Forrester's Consumer Forum Theater Presentations highlight Forrester’s extensive data capabilities. Data is critical to the Consumer Product Strategy teams, and we work closely with our colleagues on the data team to produce our research. Forrester analysts will share highlights from our global benchmark survey data, as well as our forecast data, examining technology-driven trends in consumer behavior. These demonstrations will be hosted in the International Ballroom at The Fairmont Chicago.
You should check out Forrester analyst Lisa Bradner's post todayover at our Marketing Leadership Blog. Her concept of adaptive brand marketing helps companies re-think their approach to brand management in a world where brand messages are no longer a one-way push, but in fact are shaped by consumers as they interact with and react to brands.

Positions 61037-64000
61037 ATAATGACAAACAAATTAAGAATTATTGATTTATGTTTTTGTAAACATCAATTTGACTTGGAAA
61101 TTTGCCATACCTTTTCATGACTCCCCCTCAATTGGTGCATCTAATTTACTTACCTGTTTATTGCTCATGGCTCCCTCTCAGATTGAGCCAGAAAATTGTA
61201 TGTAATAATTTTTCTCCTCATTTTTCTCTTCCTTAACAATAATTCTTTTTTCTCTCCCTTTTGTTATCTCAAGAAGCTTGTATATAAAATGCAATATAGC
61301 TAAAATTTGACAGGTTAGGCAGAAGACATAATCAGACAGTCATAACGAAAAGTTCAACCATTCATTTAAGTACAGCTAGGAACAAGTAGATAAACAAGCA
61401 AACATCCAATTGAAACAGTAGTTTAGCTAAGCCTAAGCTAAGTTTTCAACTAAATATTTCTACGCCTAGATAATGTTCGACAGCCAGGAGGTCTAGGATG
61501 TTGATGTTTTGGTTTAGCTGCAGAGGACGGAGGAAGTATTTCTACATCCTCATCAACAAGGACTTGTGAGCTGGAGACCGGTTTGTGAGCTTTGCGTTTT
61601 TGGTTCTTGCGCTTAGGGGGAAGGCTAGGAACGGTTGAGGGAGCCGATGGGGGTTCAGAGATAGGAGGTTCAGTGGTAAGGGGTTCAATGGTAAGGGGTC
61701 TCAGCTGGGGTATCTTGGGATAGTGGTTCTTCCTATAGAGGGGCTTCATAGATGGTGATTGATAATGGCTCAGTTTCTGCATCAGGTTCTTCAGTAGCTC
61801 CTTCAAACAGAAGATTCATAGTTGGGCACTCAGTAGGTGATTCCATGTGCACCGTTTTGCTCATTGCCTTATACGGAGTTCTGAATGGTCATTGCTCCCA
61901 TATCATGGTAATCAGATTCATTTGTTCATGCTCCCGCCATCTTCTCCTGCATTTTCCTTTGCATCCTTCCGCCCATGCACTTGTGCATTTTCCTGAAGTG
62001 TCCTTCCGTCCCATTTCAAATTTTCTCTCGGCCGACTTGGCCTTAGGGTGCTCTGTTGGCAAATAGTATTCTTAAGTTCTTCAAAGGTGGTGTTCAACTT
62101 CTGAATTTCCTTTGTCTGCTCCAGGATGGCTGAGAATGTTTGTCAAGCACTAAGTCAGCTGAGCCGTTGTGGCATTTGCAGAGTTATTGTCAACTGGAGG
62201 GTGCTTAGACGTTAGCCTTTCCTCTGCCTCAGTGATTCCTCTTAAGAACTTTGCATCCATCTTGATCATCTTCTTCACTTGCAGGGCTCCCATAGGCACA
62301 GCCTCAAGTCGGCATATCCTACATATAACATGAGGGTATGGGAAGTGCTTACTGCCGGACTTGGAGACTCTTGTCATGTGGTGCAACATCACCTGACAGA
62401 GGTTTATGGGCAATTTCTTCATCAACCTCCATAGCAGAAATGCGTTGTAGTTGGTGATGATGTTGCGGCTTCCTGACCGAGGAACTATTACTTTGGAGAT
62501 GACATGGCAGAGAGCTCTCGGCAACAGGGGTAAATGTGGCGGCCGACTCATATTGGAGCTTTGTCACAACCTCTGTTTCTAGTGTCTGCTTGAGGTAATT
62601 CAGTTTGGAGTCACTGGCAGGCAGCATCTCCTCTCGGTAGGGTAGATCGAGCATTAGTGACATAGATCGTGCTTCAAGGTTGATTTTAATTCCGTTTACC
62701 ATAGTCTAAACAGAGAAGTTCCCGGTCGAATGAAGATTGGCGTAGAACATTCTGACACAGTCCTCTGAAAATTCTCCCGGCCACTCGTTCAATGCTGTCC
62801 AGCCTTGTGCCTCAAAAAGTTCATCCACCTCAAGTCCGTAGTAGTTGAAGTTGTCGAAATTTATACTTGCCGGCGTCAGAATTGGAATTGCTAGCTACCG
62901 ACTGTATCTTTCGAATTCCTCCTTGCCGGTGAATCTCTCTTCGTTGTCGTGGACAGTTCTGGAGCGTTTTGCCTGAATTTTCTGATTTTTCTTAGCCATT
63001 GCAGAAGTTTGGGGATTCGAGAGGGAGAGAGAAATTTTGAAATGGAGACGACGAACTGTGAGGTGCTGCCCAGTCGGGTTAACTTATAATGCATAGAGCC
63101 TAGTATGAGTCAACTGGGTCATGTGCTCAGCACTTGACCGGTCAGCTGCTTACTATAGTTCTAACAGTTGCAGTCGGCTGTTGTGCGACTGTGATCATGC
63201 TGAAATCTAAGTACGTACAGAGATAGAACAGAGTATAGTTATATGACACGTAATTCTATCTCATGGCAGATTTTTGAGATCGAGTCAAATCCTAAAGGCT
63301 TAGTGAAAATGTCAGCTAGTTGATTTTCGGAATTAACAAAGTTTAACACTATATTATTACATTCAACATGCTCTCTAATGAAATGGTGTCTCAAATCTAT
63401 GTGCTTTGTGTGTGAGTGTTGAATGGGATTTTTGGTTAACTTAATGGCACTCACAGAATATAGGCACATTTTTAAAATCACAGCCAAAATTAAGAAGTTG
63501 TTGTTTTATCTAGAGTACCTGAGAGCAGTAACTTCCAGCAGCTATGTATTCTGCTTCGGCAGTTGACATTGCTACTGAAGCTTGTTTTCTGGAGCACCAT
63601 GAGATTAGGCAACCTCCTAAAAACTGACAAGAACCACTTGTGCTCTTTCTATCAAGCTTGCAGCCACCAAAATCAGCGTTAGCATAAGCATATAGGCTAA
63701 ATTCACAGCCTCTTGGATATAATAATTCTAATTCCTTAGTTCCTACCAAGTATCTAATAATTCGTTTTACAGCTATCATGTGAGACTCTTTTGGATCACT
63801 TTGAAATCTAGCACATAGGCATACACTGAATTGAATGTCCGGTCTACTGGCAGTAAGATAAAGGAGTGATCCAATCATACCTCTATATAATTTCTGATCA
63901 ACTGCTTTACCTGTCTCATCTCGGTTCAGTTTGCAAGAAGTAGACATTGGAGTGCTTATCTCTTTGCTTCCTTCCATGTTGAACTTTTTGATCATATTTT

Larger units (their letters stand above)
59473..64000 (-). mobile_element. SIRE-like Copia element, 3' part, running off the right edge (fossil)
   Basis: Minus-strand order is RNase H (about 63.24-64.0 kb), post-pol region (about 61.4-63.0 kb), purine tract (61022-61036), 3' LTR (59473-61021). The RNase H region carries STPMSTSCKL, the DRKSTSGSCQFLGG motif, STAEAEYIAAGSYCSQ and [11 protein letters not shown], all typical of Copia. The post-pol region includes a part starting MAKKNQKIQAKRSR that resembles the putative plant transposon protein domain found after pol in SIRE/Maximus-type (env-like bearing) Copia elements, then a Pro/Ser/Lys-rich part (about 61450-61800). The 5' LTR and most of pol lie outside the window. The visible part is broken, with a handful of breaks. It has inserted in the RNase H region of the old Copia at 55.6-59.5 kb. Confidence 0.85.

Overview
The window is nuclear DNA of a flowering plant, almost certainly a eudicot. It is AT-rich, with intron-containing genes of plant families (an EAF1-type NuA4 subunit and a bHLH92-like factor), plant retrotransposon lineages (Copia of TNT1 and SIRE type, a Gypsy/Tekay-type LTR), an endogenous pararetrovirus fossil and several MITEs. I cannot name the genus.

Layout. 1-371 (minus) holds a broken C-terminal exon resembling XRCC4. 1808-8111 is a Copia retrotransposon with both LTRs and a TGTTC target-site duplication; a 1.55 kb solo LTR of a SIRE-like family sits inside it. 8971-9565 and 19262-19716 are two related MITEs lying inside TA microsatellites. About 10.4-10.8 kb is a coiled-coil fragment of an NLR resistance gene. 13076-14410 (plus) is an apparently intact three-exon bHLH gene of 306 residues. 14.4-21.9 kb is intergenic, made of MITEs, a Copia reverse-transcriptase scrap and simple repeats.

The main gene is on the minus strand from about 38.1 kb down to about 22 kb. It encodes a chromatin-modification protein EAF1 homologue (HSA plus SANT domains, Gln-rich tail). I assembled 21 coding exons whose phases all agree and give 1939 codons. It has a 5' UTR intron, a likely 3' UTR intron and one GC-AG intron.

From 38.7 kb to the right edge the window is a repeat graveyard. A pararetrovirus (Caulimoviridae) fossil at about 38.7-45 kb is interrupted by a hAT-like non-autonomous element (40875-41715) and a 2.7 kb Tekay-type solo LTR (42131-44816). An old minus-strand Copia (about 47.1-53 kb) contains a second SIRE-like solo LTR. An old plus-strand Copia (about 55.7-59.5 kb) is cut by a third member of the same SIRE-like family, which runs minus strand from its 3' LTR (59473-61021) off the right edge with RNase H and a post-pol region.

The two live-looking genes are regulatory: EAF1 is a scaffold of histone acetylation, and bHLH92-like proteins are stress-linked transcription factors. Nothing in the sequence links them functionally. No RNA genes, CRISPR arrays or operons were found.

CPS pros should take away the point that marketers and consumer product teams (which might have marketers of their own, or not) need to coordinate their efforts in lockstep to make sure the brand and the organization are prepared for instant feedback from consumers. Because, right now, most organizations are ill-equipped to handle this new world of "always-on" marketing.
Welcome to the fourth quarter of 2009; what we at Forrester call planning season for most IT departments. In a typical year, this is the time that infrastructure and operations professionals spend lots of cycles burning through what remains of the 2009 budget and building plans for investment in 2010 with the hope of gathering a bit more budget than last year. Of course this is no ordinary year. Economists and financial prognosticators, like our own Andrew Bartels are predicting a long recovery from the recession and further delays in IT spending. That means another year of your infrastructure getting older. There’s two ways of looking at this problem and thus your budget proposals for 2010: